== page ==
The Volano Report covers VolanoMark(tm) - a widely recognized pure Java server benchmark characterized by long-lasting network connections and high thread counts. This report includes Excelsior JET a native compiler.

      Excelsior JET Benchmarks [excelsior-usa.com]

      From Caffeine and SPECJVM through XML Transformations to Java2Demo and VolanoMark.

  • The big advantage of GCJ isn't speed, it's the vastly better interface to C++ code (CNI vs. JNI). Of course, using that really does make your code non-portable.
  • by Bigger R (131370) on Wednesday January 30, 2002 @10:28PM (#2928726) Homepage
    Good progress is being made in native compiler for Palm OS. See http://sourceforge.net/projects/jump/

    and also http://www.superwaba.org for info on the related JVM for PDAs that it replaces.

    Good stuff.
  • by adamy (78406) on Wednesday January 30, 2002 @10:31PM (#2928740) Homepage Journal
    Seems to me the problem with Java is that it waits until memory is full to garbage collect. In C++ Code, if you allocate and free a lot of memory, eventually you are going to fragment your memory to the point where you may not be able to allocate large enough memory blocks for your purpose. GC is supposed to get around that. But if C++ doesn't GC, how can a C++ app run indefinitely. I would really appreciate someone who understands the subtle nuances to explain. If there are better memory allocation schemes, couldn't you use them until you were forced to use GC?
    • I would really appreciate someone who understands the subtle nuances to explain.

      Bruce Eckel explains some different approaches to GC, pros and cons, etc., especially as it relates to Java. Check out Thinking In Java 2nd Edition, pp. 207-219. You can download it here [mindview.net].
    • Seems to me the problem with Java is that it waits until memory is full to garbage collect.
      Your information is out of date. See the information on the HotSpot VM and its use of generational GC. Essentially, short-lived objects are GC'd frequently.
    • A good source for starting to address all of your garbage collection questions is Jones & Lins' book, Garbage Collection : Algorithms for Automatic Dynamic Memory Management. Another good source is The Memory Management Reference [memorymanagement.org]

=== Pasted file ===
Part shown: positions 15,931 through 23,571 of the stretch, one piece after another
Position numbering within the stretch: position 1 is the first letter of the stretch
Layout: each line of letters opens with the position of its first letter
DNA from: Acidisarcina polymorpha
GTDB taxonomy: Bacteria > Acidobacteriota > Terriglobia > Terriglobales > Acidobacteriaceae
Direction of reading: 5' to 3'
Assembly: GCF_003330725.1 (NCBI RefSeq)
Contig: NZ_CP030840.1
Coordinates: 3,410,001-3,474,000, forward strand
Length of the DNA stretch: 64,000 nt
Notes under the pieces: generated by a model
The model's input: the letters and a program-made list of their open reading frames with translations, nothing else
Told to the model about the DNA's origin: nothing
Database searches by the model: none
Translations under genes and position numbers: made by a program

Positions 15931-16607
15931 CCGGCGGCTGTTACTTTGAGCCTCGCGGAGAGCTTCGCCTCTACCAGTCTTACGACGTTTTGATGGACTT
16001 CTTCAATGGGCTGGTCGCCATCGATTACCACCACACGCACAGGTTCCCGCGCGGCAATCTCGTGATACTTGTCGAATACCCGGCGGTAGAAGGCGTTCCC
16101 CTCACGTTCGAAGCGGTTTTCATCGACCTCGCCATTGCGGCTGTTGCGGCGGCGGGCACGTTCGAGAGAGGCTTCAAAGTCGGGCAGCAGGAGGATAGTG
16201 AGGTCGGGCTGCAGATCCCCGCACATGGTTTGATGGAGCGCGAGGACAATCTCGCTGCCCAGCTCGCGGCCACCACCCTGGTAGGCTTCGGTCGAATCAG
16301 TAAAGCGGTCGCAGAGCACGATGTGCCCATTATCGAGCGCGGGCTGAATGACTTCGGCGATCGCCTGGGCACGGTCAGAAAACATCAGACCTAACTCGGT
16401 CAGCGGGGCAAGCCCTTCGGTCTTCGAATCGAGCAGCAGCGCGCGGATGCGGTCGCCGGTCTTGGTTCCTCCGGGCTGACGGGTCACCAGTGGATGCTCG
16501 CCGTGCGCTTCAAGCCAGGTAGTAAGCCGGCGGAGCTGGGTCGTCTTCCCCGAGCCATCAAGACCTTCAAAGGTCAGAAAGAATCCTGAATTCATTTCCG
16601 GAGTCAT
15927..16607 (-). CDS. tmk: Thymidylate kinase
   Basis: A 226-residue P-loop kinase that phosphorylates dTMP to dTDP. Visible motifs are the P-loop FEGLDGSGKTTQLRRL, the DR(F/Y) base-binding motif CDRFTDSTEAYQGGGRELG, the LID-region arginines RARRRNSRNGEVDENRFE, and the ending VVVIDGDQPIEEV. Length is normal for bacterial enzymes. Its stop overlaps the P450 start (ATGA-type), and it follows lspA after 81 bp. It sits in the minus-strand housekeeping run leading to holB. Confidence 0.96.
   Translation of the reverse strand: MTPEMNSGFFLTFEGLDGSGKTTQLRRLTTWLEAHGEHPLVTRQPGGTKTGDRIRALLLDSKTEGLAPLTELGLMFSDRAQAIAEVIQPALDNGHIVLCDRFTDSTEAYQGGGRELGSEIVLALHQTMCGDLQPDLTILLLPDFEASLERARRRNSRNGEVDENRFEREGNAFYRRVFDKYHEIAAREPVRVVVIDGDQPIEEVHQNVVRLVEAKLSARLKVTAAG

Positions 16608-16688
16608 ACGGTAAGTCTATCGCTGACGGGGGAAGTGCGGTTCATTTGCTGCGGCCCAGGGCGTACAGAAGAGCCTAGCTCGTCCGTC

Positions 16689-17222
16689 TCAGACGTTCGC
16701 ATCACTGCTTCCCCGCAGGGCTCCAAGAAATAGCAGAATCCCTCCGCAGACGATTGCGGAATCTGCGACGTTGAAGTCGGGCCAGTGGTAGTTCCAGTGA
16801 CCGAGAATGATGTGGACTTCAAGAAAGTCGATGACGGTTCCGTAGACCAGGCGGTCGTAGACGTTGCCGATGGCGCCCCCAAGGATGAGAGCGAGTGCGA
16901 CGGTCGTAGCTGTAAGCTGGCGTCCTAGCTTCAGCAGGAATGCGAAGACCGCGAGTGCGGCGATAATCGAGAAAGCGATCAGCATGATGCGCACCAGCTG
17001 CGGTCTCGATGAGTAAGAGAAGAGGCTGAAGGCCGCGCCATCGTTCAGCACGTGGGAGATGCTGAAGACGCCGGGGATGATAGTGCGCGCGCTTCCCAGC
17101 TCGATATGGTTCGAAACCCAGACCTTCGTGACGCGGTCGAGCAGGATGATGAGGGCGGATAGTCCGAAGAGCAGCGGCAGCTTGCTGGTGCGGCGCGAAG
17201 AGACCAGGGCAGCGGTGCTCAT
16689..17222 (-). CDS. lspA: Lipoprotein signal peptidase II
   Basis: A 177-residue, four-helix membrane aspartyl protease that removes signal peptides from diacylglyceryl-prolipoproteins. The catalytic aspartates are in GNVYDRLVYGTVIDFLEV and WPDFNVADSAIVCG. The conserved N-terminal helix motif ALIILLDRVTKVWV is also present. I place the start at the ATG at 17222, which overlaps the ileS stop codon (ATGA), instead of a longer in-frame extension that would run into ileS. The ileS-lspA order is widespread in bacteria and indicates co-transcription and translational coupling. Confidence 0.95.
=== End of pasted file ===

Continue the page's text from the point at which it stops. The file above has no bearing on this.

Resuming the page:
• by Quizme2000 (323961) on Wednesday January 30, 2002 @10:33PM (#2928747) Homepage Journal
    I was a little disappointed in the selection of the the JVM's they selected for their example. Especially now that PDAs/CellPhones are now powerful enough to run real applications on the client. I have yet to see a StrongArm device ship with the Sun, IBM, or KaffeJVM, why, because they are slow. The JVMs listed in the subject line run 10-200x faster on devices. Soon we will see EJB and other J2EE compents on PDAs. As a developer of client java applications/applets I would never distribute a device specific application, it would be a nightmare to have 160 diiferent compiled versions of the same application. The good JVMs already have done that, and my code I compiled years ago works on the newest PDAs...So there
  • by Alea (122080) on Wednesday January 30, 2002 @10:37PM (#2928768)
    I'm not going to try to champion Java, JITs, or native compilation, I'm just going to point out what's wrong with this "study".

    This has to be the third or fourth weak study of Java performance I've seen over several years. Issues such as whether or not all Java features are in place in the native compilations (e.g. array bound checking, but note that GCJ turns this on by default) or what sort of optimizations are performed by the native compiler and JVMs are completely ignored. The author also suggests that compiling from bytecode to native code is the natural route when it's quite possible that gains could be made by compiling directly from source to native. While GCJ accepts either Java source or bytecode, it's not clear from the documentation I've read whether or not it first translates source to bytecode or goes straight from source to native.

    When comparing disk space, the author comments that an installed JVM can be up to 50 MB vs. 3 MB or so for libgcj. This is a ridiculous comparison since those directories probably include all of the tools, examples and libraries, and as far as I know, libgcj doesn't include the whole J2SE API set, so it's nowhere near a fair comparison. It's a pretty limited set of benchmarks for making these judgements too.